Front end web development seems a good place to start, but what is it?

Becoming a programmer: Diary entry #3

Image by Vivienne Nieuwenhuizen, available on

After a few weeks of hesitation, floundering around trying to find an entry point to the vast world of programming, I settled on HTML (because its the simplest place) and frontend web development (because it logically progresses from HTML).

But what is front end web development and what does it entail?

I immediately heard voices in my head shouting: “Which skills should I learn? In which order? To what depth? From which of the myriad of online resources? How long is this going to take?” I kept reading.

Front end web development, it would appear, is everything you see of a website in your browser, and a little (a lot?) more...

You’ll need to be fluent in HTML, CSS, and JavaScript as a minimum.

Front end web design also includes a plethora of non-code skills that you’ll need to become adept in.

  • understand user experience principles and conduct user testing;
  • design and present wire frames, story boards, and user and process flows;
  • understand and take decisions relating to information architecture;
  • factor in search engine optimisation to ensure users can find your website;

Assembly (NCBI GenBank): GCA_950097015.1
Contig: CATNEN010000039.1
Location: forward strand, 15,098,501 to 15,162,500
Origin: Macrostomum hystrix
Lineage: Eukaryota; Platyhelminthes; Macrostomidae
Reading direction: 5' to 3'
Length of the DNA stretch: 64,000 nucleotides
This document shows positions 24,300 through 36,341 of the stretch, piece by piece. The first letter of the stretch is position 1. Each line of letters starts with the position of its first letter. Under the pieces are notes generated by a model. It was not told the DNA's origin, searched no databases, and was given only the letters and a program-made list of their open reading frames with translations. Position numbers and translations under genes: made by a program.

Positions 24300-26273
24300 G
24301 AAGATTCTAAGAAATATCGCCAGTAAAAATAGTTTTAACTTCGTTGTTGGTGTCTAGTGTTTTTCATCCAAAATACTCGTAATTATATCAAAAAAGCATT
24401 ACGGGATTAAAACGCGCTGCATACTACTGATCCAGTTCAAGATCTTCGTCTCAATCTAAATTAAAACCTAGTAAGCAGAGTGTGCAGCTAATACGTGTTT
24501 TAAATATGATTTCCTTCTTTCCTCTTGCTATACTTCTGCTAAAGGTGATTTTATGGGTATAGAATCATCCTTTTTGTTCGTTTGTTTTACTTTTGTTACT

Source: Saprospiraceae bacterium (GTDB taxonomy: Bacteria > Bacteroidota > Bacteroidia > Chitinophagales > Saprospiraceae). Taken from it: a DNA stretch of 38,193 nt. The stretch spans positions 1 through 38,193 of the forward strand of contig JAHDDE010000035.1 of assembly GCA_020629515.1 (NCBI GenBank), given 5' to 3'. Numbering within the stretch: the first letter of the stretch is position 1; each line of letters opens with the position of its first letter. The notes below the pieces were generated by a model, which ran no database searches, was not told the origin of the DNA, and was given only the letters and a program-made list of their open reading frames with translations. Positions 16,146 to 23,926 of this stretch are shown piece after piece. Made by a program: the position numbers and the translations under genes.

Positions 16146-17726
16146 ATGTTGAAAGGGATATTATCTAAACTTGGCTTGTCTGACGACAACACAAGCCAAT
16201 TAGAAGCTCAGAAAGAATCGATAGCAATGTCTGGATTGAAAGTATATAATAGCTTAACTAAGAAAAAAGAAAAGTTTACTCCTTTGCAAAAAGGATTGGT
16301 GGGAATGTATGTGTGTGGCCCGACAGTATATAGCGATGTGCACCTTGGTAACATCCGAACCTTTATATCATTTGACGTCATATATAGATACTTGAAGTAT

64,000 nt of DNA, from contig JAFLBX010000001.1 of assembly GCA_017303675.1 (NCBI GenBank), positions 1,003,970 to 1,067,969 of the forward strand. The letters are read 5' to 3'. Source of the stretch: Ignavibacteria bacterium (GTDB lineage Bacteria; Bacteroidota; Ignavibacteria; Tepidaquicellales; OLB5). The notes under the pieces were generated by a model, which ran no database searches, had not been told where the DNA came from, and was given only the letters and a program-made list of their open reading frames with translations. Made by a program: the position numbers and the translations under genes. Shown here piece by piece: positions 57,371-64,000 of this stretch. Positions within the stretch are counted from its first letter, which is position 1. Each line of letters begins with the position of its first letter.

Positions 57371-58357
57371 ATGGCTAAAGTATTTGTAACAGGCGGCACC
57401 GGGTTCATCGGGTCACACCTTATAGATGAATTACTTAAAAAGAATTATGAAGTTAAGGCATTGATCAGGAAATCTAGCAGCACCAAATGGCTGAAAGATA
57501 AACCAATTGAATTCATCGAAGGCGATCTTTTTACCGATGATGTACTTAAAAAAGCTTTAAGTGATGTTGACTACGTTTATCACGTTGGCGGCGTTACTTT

• manage projects and client relationships;
  • work in an ‘Agile/Scrum’ development process;
  • manipulate and manage the images you want to use on a website using software such as Gimp or Photoshop;
  • factor in accessibility considerations to ensure sites can be accessed by users with differing abilities (e.g. visual, mobility, and cognitive impairments);
  • handle visual design elements, possibly including the creation of a style guide for a site;
  • draft content and outline and manage a content strategy;
  • and more…

For now, here are my three favourite resources for better understanding front end web development.

This website playfully demonstrates the range of skills a front end web developer needs to have through an ‘RPG-style talent tree for web developers’.

2. Web Developer Roadmap — 2020

This web page presents a chart demonstrating a path a front end web developer could take in 2020 and gives an idea of the landscape. Don’t be put off: the page is very extensive and covers more or less everything there is to learn — you don’t need to know all of this in the beginning (and perhaps not ever).

3. Three Web Dev Careers Decoded: Front-End vs Back-End vs Full Stack

This web page clearly and succinctly explains the differences between front end, back end, and full stack.

And with this, I continue with my career transition, in a state of trepidation about the amount there is to learn, and pressured by the want to get working right away.

Overcoming a fear of public displays of writing (PDW) while teaching myself coding and hoping to make a career transition.

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